Child Tooth Injury

12 Nov

Almost 50% of children will have some type of injury to a tooth during childhood, most of which are preventable.  Mouth and tooth injuries are common, and occur after a fall, car accident, sports injury or fight.  In most cases, these injuries are not life threatening, and rarely lead to serious complications, but they can have long-lasting effects of the child’s appearance and self-confidence.  

When to Seek Help

Children with any of the following symptoms should be evaluated by a healthcare provider (dentist, paediatrician or emergency department):

  • If there is pain, tenderness, or sensitivity (to hot, cold or pressure) in a tooth
  • If there is a broken, loose, or missing tooth after trauma (the tooth could have been inhaled or swallowed)
  • If there is bleeding that does not stop after applying pressure for 10 minutes
  • If there is pain in the jaw when opening or closing the mouth
  • If there is difficulty swallowing or breathing
  • If there is an object stuck in the roof of the mouth, cheek, tongue, or throat 
  • If there is a large or gaping cut inside the mouth or on the face
  • If the child could have a puncture in the back of the throat
  • If there is a cut on the lip that extends through the lip’s border into the surrounding skin
  • If the child is weak, numb, or has blurred vision or slurred speech
  • if the parent is concerned about the child’s condition
  • If the child develops a fever or other signs of infection after a mouth or tooth injury (localized redness, pus, increasing pain); signs of more serious infection may include neck pain or stiffness, inability to open the mouth completely, drooling, or chest pain.


The treatment for injuries depends on the type of injury and whether the injured tooth is a primary (baby) tooth or a permanent (adult) tooth.  

Dislocated or loose primary tooth – this is the most common injury and the management usually involves preventing future damage to the permanent teeth.  

Broken primary tooth – children with broken teeth should see a dentist.  The dentist will determine if the tooth’s nerves or blood vessels could be damaged.  Treatment may include smoothing the rough edges of the tooth, rebuilding the tooth with a resin material, or sometimes removing the tooth.  

Dislocated permanent tooth – this constitutes a dental emergency.  The tooth should be placed back in to the socket as soon as possible, and if unable tooth, the tooth should be stored in milk and brought to the dentist for re-implantation.  If milk is not available, the tooth could be stored in a container with the child’s saliva.  Do NOT store the tooth in water.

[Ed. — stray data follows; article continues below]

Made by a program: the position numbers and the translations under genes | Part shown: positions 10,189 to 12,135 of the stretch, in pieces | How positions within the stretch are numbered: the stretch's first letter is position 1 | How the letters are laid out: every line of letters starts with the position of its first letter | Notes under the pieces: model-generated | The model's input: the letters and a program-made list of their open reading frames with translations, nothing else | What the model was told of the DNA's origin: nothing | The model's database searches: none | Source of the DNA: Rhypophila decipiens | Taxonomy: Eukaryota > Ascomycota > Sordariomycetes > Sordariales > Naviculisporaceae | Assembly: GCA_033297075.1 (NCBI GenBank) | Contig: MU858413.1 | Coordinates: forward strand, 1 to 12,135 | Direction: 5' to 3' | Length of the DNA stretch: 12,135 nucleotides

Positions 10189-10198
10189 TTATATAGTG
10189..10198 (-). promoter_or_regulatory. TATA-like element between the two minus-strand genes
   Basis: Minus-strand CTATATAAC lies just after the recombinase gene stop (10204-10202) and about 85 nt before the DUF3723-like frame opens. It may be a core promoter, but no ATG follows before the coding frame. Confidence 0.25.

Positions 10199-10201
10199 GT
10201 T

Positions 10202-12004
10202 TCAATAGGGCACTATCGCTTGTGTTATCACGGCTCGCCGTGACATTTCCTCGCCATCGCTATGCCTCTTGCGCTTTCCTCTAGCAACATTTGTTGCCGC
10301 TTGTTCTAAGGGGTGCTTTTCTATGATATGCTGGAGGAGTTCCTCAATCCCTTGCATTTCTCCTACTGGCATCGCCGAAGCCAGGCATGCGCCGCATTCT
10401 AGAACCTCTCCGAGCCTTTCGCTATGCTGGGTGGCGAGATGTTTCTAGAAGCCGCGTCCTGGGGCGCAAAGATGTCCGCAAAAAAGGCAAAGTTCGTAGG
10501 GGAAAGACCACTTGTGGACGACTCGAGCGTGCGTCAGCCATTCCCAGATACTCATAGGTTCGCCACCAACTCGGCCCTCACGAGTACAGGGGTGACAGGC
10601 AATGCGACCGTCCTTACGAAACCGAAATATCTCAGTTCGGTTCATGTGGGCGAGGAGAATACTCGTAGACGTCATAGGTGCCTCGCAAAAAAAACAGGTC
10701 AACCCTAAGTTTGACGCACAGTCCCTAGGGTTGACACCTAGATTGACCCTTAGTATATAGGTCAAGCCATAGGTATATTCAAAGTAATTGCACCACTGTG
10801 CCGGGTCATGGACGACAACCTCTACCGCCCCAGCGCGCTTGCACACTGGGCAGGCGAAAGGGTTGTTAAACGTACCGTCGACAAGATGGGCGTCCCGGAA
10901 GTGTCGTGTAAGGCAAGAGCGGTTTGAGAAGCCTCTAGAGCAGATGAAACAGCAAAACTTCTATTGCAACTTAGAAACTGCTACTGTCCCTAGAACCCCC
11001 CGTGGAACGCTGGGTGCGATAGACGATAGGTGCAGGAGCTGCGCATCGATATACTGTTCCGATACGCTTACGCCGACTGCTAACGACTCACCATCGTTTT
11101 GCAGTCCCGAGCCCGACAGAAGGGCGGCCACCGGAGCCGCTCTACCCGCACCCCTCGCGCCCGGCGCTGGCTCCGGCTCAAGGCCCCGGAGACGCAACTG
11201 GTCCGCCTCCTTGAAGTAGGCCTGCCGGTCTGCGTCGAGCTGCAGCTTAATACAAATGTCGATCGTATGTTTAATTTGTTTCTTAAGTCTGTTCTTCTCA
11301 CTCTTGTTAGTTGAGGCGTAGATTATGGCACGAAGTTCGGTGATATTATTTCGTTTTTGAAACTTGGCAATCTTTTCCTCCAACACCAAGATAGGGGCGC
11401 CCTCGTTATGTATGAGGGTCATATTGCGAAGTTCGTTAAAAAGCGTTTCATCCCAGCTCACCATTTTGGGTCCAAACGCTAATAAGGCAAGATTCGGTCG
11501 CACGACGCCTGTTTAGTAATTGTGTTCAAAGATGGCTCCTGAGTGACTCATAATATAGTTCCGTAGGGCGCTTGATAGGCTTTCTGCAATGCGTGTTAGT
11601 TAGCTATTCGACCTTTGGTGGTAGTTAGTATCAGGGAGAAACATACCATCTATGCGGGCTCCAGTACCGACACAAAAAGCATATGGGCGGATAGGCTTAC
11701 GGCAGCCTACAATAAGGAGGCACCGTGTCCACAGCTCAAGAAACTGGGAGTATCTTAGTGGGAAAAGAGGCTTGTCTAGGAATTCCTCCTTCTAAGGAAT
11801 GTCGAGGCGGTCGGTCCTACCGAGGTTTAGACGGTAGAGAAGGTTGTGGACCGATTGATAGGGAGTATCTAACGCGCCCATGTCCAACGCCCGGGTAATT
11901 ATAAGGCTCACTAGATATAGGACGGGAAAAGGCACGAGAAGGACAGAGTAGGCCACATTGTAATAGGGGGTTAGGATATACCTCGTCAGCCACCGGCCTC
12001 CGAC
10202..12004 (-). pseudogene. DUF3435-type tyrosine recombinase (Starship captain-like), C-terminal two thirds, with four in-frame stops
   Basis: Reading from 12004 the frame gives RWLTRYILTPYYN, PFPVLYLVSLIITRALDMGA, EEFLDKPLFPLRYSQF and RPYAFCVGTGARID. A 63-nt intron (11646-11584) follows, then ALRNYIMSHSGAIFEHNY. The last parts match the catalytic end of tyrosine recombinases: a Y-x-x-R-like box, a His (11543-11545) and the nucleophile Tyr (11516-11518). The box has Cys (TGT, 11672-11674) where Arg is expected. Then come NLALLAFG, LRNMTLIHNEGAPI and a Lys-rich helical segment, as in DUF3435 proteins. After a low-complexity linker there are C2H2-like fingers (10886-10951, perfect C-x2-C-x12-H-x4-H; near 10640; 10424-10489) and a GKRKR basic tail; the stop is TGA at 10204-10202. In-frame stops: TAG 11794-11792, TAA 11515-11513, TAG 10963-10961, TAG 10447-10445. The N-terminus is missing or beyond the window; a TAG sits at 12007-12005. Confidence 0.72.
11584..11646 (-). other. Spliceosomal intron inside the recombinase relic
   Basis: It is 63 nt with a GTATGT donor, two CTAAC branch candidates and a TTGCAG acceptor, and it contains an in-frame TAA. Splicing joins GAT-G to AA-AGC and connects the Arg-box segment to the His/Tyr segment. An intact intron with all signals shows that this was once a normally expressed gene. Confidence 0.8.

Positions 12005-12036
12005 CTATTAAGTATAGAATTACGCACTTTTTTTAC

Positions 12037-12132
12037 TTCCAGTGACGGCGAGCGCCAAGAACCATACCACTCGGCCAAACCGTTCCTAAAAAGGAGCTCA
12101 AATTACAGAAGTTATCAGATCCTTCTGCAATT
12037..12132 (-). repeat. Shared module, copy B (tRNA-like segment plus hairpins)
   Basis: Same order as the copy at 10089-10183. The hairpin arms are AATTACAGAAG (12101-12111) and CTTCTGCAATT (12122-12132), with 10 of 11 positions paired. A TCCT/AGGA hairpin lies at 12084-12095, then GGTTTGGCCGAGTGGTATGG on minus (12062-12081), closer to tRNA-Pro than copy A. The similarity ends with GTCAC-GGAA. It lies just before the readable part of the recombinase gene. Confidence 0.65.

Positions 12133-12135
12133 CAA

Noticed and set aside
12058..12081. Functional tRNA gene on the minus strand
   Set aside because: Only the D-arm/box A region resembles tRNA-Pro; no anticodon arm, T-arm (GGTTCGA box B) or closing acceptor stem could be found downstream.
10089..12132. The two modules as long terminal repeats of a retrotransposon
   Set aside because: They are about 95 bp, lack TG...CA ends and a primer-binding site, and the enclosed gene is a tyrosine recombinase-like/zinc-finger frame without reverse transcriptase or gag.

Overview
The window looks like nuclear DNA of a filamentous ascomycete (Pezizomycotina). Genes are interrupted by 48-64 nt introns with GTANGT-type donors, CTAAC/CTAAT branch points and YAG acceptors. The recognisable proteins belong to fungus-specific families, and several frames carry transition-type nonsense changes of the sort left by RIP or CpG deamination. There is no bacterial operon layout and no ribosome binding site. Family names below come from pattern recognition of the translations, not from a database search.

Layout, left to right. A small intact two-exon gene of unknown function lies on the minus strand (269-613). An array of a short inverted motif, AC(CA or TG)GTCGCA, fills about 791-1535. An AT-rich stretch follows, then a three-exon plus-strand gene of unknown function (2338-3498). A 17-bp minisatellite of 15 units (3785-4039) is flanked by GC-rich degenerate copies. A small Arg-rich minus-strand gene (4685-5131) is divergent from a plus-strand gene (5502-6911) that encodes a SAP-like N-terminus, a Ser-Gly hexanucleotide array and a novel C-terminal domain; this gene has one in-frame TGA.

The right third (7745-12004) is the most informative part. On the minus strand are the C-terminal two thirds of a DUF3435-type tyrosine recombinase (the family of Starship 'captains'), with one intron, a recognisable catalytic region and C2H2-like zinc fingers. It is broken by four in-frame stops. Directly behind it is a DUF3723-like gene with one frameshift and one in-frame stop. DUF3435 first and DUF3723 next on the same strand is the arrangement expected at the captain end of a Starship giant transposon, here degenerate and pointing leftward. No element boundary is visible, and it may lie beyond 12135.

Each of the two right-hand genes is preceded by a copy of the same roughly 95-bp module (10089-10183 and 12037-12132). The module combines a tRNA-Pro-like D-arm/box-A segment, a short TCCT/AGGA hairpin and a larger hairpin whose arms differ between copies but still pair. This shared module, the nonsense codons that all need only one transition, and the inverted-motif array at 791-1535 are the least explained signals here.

Loose permanent tooth – this constitutes a dental emergency.  In most cases, the tooth can be returned to its correct position and monitored over time.  

Broken permanent tooth – this can usually be repaired successfully.  For the best possible outcome, the child should see a dentist within two days from the time of the injury.  Tooth fragments should be saved, if possible, and stored in water as they can sometimes be reattached.  

Tears – small wounds or tears inside the mouth usually do not require stitches.  Large cuts to the tongue may require stitches as do outer parts of the lips, especially if they extend into the skin.  

Puncture wounds – if an object penetrates the mouth, the child should be taken to emergency since the object could have penetrated and require imaging or even surgery. 

Home Management

Minor injuries can often bleed.  To stop the bleeding, press the area and hold for several minutes.  

Pain relief – if a child has pain related to a mouth or tooth injury, the child can apply a piece of ice or frozen popsicle to the area.  An over-the-counter pain medication (ibuprofen or acetaminophen) may be given.  Follow dose directions on the bottle. 

Antibiotics – antibiotics are often not required for dental or mouth injuries.  However, if the injury is severe, the dentist or doctor may prescribe antibiotics to prevent infection. 

Home care – continue to keep the area clean though be gentle near the injury to prevent further injury or pain.  A soft diet can be helpful if a tooth is loose or the mouth is sore.  If stitches were placed, avoid spicy or salty food, popcorn and straws for about one week.  

Potential Complications

Most children recover completely from mouth and dental injuries.  In a small number of cases, complications can occur, including:

  • Damage to the permanent teeth – discolouration, sensitivity to hot and cold, damage to nerve (requiring a root canal treatment), or tooth loss
  • Scarring – scarring can occur if the wound to the lip was large or crossed into the skin
  • Infection – to teeth, gums, and deep spaces of the neck and chest
  • Excessive bleeding – this is not common but may occur if there is injury to a major blood vessel


Children should be taught to sit while eating and drinking, and to not put anything in their mouth other than food or drink. 

One of the easiest ways to reduce the chances of mouth and dental injuries during recreational and sports activities is to have the child wear a mouthguard.  A sports guard or a mouthguard is custom made for your child by your dentist by taking impressions of your child’s teeth and fabricating a mouthguard that fits your child precisely.  Call our office for more information.

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(905) 338-6684

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